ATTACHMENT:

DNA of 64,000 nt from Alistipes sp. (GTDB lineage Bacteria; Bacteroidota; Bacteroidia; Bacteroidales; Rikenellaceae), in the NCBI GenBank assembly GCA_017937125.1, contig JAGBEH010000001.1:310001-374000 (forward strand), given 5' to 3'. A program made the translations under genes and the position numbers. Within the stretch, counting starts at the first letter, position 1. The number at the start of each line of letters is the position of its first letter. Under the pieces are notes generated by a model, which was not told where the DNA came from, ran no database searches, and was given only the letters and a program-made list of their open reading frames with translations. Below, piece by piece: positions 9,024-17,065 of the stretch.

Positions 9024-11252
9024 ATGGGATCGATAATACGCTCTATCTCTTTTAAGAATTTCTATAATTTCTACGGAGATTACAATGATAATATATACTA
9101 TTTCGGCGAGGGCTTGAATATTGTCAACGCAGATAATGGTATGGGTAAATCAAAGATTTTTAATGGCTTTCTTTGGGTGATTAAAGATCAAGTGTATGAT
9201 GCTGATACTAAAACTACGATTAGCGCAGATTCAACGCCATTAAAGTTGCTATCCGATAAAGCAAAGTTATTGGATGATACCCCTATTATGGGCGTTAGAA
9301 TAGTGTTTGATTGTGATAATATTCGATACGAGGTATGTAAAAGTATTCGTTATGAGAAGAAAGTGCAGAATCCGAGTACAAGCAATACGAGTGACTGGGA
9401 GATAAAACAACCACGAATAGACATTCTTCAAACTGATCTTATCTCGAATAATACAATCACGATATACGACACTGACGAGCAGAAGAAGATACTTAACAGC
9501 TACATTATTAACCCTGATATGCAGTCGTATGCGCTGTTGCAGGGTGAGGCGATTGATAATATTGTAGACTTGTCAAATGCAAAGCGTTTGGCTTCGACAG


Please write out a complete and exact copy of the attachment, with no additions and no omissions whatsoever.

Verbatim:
DNA of 64,000 nt from Alistipes sp. (GTDB lineage Bacteria; Bacteroidota; Bacteroidia; Bacteroidales; Rikenellaceae), in the NCBI GenBank assembly GCA_017937125.1, contig JAGBEH010000001.1:310001-374000 (forward strand), given 5' to 3'. A program made the translations under genes and the position numbers. Within the stretch, counting starts at the first letter, position 1. The number at the start of each line of letters is the position of its first letter. Under the pieces are notes generated by a model, which was not told where the DNA came from, ran no database searches, and was given only the letters and a program-made list of their open reading frames with translations. Below, piece by piece: positions 9,024-17,065 of the stretch.

Positions 9024-11252
9024 ATGGGATCGATAATACGCTCTATCTCTTTTAAGAATTTCTATAATTTCTACGGAGATTACAATGATAATATATACTA
9101 TTTCGGCGAGGGCTTGAATATTGTCAACGCAGATAATGGTATGGGTAAATCAAAGATTTTTAATGGCTTTCTTTGGGTGATTAAAGATCAAGTGTATGAT
9201 GCTGATACTAAAACTACGATTAGCGCAGATTCAACGCCATTAAAGTTGCTATCCGATAAAGCAAAGTTATTGGATGATACCCCTATTATGGGCGTTAGAA
9301 TAGTGTTTGATTGTGATAATATTCGATACGAGGTATGTAAAAGTATTCGTTATGAGAAGAAAGTGCAGAATCCGAGTACAAGCAATACGAGTGACTGGGA
9401 GATAAAACAACCACGAATAGACATTCTTCAAACTGATCTTATCTCGAATAATACAATCACGATATACGACACTGACGAGCAGAAGAAGATACTTAACAGC
9501 TACATTATTAACCCTGATATGCAGTCGTATGCGCTGTTGCAGGGTGAGGCGATTGATAATATTGTAGACTTGTCAAATGCAAAGCGTTTGGCTTCGACAG